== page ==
Your session is over, you’re excited about the images you’ve seen on the day and now you’re looking forward to viewing the contact sheets and making your final selection.
But just what should you expect from the editing process and what is it that you’re paying for?
After The Shoot
Once the memory cards with your images leave the studio there’s a lot that needs to happen before you even see the contact sheets. When I shoot every image is written to two separate memory cards so that there’s an instant back up. But after the shoot all of the images are carefully imported into specialist editing software called Lightroom and backed up onto two external drives.
Every single image is then reviewed at full size to ensure focus is sharp and any shots that don’t meet quality standards are removed, along with any random shots of you with your eyes closed or in-between poses.
Every shot is then colour profiled to ensure accurate skin tones and very minor adjustments are made to exposure where needed. I’ll often shoot a few hundred images, even for a one hour session, so there’s a lot to do even without any editing before you see the images. Your final set is then uploaded to Photo Workflow and you’ll receive an email to let you know your contact sheet – a page showing all your unedited headshots – is ready.
Contact sheets are normally ready within 5 working days.
Reviewing Your Contact Sheets
At this stage you’re reviewing completely unedited images, so the focus is always on expression and pose – everything else can be tweaked in the edit. I’ll shoot some images a little wider, but the files are very high resolution so these can always be cropped for a more traditional head and shoulders headshot without any loss of quality.
You’ll be able to see just the images that are standing out to me as strong headshots by clicking on the photographer toggle at the bottom of the page. You can also ‘like’ images to create a set of your own favourites, share the contact sheets with your agent or anyone you choose and everyone can comment on each image.
Once you’ve made your final selection just add them to the shopping basket, add any retouching notes you have for me, pay for the edits and the order comes straight through to me.
Edits are normally completed within 7 working days and you can order additional edits at any time – your contact sheet be available to view for two years.
The Edit – Adding More You
I love the editing process and I always say that the shoot is only 50% of the journey. So I personally edit every image. But I really don’t like unnatural editing – heavily airbrushed skin, overly shiny cat like eyes or washed-out skin tones. Agents and Casting Directors are looking first and foremost for a headshot that looks like the person who will walk into the audition. Over the years I’ve cast many times and I can tell you first hand that when someone walks into the room looking nothing like their headshot, it’s almost always an immediate no. So, my job is to add more you – to show you at your best while enhancing who you are, not erasing it.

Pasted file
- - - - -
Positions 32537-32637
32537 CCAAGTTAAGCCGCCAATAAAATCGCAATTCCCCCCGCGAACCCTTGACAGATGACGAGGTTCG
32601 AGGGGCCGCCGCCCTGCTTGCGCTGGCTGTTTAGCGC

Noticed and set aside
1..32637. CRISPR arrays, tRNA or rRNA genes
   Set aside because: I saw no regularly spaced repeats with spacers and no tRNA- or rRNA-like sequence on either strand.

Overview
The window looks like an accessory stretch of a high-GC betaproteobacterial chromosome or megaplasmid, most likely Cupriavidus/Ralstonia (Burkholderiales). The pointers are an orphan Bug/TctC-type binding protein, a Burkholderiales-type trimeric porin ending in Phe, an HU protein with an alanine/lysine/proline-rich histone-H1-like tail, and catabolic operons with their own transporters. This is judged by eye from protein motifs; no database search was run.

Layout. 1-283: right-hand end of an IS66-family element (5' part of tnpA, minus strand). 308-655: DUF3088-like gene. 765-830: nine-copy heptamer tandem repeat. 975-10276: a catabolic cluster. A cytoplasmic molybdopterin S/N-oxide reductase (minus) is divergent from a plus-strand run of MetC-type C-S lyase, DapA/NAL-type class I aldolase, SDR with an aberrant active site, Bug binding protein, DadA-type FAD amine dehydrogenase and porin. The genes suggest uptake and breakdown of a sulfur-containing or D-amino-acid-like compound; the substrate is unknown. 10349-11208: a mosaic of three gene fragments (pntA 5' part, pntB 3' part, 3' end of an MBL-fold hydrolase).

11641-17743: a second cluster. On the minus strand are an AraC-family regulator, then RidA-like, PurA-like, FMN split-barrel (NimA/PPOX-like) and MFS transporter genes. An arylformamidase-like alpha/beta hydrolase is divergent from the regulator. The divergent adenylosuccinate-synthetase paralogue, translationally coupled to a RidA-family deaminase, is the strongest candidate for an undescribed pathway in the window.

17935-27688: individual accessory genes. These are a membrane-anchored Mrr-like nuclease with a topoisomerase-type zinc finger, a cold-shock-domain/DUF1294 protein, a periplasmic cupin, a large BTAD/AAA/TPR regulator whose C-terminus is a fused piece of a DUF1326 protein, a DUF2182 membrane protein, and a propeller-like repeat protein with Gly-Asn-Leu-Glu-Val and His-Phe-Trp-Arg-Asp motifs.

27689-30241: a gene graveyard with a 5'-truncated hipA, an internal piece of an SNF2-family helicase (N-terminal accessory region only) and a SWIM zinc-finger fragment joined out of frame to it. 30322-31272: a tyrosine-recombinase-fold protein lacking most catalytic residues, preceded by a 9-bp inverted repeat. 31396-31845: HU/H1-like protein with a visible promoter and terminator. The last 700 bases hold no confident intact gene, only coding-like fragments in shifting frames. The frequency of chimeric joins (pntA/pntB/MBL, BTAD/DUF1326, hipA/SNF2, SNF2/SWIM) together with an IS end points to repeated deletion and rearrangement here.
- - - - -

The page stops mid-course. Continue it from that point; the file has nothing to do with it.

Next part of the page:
So how do make you look your best and add more you?
Firstly, I carefully review any imperfections which aren’t permanent features. If it won’t be there in two weeks, it won’t be on your headshot or portrait. So flecks of mascara, shaving cuts, the odd blemish or spot are all removed. Sitters often worry about little imperfections on the day, but there’s no need – they’re all tackled in the first stage of editing. Fly away hairs or stray hairs over the face and so on and also removed. I may subtly alter hair shape or the round of a shoulder to enhance your pose but as a rule I won’t do anything that changes your appearance.
I’ll then adjust the exposure, contrast and colour saturation of the image paying careful attention to shadows and highlights, but also the mood and personality we want to achieve for you. Is it bright and friendly, moody, dramatic, bold and colourful – this is where I start to enhance your personality and bring your brand to life.
Skin and Eye Details
Modern digital cameras capture detail with an almost forensic zeal which can in itself start to look a little unnatural and create too much skin texture. So the next steps are to lighten and darken areas of skin pixel by pixel, through a process called dodging and burning, just to even out your skin tones in the same way a make-up artist would work on set. I also add a little grain to each image – it gives your headshots a more natural, cinematic feel and prevents them looking to digital and sterile.
The eyes are an edit in their own right – adjusting the lights and darks of the iris, adding a little pop, cleaning up the whites of the eye a little. Again, it’s all about enhancing the eye and my lighting on the day so it holds the viewer while keeping everything natural.
Now I’ll look at the colour grade. Do the colours overall need to feel warmer or cooler? Do I need to alter highlight and shadow colours to enhance the mood and that sense of you and your casting? For portraits these creative choices and the edit overall can be pushed a little further, but for headshots it’s important to preserve your skin tones. So colour grading needs to be handled sensitively and often with a less is more approach.
To finish I’ll cast my eye over the image in detail one last time to make sure I haven’t missed anything and if needed alter the crop. I’ll also double check to ensure I’ve carried out all of your retouching notes.
The edit is now complete and this is the process I follow for every single image you order. I then upload them back onto Photo Workflow and you receive an email to let you know they are ready for you to download.